It is at this time of the year, when gardening season in Wisconsin comes to a screeching halt, that I have a chance to finally clean and organize my garden shop.
My “half” of the shed is sometimes hard to get to as my husband has his four-wheeler, riding lawn mower, air compressor and various and sundry tools scattered in it as well. Because of this, I’m a great believer in peg board and hooks. There is one workbench and also a 6′ X 12′ overhead shelf that extends from the back of the shed. I have all of my garden stakes and tomato towers stored in this overhead compartment. Plastic seed starter pots are stacked upside down below the workbench. Terra cotta planters that have survived the season are also stored upside down in the same area. Each year when I buy new ones, I coat them with a clear spray to help slow down their deterioration.
Each of my hand tools is given a bath in oil and sand. I fill a 5-gallon bucket with builder’s sand, coat the metal part of my spades, forks and bulb planters with oil and sink them all in the sand for 2-3 days. After that I pull them out and clean off any excess rust. I re-coat them with more oil and hang them on the peg board for a winter rest. This really helps to eliminate the growth of more rust on the tools and extends their useful life span.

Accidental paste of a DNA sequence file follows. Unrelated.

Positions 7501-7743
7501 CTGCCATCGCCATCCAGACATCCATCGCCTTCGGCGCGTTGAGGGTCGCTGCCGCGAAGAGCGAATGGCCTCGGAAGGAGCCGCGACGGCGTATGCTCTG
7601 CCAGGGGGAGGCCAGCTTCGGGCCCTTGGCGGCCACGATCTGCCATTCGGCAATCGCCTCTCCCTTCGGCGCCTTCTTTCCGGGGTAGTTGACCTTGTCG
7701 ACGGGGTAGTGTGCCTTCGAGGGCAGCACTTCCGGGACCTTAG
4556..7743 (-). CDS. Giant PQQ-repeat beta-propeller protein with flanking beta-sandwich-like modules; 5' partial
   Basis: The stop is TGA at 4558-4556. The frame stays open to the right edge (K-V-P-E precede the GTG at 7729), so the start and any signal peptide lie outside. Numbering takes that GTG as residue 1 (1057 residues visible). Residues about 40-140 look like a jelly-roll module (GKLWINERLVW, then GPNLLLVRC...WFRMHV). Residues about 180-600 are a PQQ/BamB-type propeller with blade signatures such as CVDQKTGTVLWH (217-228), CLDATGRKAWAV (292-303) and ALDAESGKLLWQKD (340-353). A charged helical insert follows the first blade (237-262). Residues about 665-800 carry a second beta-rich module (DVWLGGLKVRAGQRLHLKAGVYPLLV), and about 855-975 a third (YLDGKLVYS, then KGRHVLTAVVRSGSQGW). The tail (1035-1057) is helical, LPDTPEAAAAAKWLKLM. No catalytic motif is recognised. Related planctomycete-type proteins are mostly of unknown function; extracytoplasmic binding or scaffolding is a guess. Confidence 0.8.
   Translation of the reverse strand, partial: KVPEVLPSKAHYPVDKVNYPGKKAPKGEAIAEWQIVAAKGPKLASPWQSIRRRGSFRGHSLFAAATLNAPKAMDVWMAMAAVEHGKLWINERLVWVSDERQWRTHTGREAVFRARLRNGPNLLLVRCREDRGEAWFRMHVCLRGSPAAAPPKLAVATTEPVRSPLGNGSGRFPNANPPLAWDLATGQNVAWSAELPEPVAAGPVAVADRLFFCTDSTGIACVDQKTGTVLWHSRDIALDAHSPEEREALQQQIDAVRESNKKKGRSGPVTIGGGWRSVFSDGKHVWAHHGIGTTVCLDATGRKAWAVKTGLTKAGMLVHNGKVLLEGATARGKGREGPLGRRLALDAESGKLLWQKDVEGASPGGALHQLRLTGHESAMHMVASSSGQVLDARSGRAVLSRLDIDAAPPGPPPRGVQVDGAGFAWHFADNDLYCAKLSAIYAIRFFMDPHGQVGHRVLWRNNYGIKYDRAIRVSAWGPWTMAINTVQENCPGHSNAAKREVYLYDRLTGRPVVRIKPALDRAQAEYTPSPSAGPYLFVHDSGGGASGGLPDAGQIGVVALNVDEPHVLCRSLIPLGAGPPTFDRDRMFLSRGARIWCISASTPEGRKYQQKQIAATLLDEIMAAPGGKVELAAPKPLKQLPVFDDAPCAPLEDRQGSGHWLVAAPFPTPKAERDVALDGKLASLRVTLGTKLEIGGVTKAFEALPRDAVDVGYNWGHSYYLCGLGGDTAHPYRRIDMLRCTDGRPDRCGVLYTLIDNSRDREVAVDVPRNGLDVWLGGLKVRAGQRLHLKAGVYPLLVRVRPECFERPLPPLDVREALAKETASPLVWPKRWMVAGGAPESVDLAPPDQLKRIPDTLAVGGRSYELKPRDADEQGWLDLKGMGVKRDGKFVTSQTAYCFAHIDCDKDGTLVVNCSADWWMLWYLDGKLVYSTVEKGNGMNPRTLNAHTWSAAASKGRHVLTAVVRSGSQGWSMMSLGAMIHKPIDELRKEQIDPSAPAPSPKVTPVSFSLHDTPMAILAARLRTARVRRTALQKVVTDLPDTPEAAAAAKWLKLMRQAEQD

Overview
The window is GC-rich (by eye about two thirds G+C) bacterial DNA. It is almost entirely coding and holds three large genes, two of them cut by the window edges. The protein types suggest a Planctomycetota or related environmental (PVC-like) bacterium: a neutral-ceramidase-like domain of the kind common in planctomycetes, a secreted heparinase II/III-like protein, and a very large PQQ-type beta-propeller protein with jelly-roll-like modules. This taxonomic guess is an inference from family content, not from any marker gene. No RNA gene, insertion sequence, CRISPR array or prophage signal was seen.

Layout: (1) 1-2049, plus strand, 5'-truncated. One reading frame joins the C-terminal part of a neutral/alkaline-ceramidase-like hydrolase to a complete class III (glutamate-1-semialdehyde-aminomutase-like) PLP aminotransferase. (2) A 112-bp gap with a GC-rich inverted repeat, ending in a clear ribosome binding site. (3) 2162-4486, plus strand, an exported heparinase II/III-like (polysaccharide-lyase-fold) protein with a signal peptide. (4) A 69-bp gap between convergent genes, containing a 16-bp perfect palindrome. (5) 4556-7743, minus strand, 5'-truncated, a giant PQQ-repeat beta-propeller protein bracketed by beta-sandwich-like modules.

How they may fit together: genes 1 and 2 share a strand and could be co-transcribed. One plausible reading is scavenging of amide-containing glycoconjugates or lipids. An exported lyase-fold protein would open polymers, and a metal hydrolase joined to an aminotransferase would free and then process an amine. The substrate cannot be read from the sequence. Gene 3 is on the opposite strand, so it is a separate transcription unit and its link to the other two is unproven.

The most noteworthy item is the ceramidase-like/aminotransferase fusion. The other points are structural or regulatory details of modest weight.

Window planters and other pots used on my decks are dumped of all nutrient depleted soil and dead plant material and soaked in a mixture of 1 part bleach to 10 parts water. I do this to make sure that plant diseases don’t have a chance to winter over and affect the new plantings next spring.
Fertilizers and other soil enhancing materials in the shop are checked for freshness. When I buy these products I take a permanent marker and write the date of purchase on each one. I’ll usually keep these for about 2 years – after that amount of time, I believe they lose their potency and effectiveness.
Sprinklers, hoses and hose attachments are checked for leaks and allowed to thoroughly dry out before I hang them for the next 6 months or so. Water frozen in the hoses or sprinklers can cause real damage.
In the Spring I like to know that all my supplies and tools are ready to go so that when Mother Nature loosens up the soil I won’t have any reason not to get right back to playing in the dirt.